3.3 While capitalism is dependent on class exploitation, it can to a large extent accommodate similar treatment of men and women within a capitalist framework. For example, despite the temporary nature of some of the gains women have made over the last, say, 100 years, there has been a general progression in many countries. The situation of women in most first world societies and the underlying assumptions in society of what roles are natural and right for women have changed radically.
3.4. Nevertheless, sexist oppression will never completely disappear in capitalist society. This is because women, due to their potential to get pregnant, will always be more vulnerable than men in a society which is based on the need to maximise profit.
Under capitalism, the fact that women get pregnant makes them ultimately responsible for any child they bear. In consequence, paid maternity leave, leave to care for sick children, free crèche and childcare facilities etc, in short everything that would be necessary to ensure the economic equality of women under capitalism, will always be especially relevant to women. Because of this, women are generally less economical than men to employ and more vulnerable to attacks on gains such as crèche facilities etc.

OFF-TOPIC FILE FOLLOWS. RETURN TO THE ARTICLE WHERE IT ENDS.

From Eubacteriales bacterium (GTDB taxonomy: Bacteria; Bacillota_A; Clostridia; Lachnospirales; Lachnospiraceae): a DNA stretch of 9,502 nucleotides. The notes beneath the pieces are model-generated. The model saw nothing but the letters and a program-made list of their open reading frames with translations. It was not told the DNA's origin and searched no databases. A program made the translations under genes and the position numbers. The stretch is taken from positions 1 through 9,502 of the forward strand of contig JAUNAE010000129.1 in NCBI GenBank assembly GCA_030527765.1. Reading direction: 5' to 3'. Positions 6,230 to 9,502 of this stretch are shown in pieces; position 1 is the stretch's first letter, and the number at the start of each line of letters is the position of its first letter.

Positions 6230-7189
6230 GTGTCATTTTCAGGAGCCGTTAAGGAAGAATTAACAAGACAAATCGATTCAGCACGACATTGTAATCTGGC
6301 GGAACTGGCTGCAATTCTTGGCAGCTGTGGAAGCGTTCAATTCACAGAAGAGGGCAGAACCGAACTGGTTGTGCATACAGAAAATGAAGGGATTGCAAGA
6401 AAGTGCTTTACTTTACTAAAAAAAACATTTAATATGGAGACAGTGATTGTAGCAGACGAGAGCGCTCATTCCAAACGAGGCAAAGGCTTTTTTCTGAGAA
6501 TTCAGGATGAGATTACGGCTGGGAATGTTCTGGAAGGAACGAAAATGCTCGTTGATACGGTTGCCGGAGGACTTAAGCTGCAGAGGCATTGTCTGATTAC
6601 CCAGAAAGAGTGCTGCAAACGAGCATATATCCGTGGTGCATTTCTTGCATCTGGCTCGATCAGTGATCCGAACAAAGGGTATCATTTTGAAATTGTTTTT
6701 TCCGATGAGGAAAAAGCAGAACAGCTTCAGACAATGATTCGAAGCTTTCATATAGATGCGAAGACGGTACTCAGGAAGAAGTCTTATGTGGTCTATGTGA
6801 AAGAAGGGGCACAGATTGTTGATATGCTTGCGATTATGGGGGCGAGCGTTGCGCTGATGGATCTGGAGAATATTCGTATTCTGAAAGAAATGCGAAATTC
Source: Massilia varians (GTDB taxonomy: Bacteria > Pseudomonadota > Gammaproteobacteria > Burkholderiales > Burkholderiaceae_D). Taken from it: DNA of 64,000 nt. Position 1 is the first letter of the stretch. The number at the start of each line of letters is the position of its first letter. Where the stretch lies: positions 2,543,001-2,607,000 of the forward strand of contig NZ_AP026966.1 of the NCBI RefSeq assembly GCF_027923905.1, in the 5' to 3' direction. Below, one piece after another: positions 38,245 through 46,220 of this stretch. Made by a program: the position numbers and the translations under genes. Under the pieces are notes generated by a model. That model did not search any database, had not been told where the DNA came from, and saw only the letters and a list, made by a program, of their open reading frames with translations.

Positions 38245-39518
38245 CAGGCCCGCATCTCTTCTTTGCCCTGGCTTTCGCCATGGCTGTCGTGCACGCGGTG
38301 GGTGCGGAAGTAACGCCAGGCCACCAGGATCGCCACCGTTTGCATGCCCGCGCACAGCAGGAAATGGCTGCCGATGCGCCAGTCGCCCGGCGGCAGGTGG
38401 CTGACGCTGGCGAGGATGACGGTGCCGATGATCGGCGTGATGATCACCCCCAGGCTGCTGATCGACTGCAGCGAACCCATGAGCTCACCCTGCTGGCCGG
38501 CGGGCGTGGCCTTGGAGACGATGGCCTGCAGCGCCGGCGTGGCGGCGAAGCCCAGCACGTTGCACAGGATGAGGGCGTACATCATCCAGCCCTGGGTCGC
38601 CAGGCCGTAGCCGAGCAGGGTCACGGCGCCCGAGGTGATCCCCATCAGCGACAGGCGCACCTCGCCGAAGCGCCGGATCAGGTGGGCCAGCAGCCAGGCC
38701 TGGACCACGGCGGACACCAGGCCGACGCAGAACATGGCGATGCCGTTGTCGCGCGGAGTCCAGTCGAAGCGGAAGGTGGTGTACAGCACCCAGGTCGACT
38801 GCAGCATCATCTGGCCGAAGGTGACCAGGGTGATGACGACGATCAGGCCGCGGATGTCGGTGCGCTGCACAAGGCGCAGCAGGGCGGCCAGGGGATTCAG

Women will not be free until they have full control of their own bodies. Yet under capitalism, abortion rights are never guaranteed. Even if gains are made in this area they can be attacked (as can be seen, for example, in the rise and fall of abortion rights in the USA).
Thus, the oppression of women under capitalism has an economic and sexual basis, which are inter-related.
These are the root causes of women's oppression from which stem other forms of oppression like, for example, the ideological oppression of women.
3.5. Women's oppression is in the direct interests of capitalism and the State.
When women work outside the home they are paid less and receive less benefits than men, thus providing a cheap pool of labour. When women work at home (in either a full-time or part-time capacity) they are not paid at all and in fact the work they do is rarely considered work. This leads to a devaluation of the work women do in society.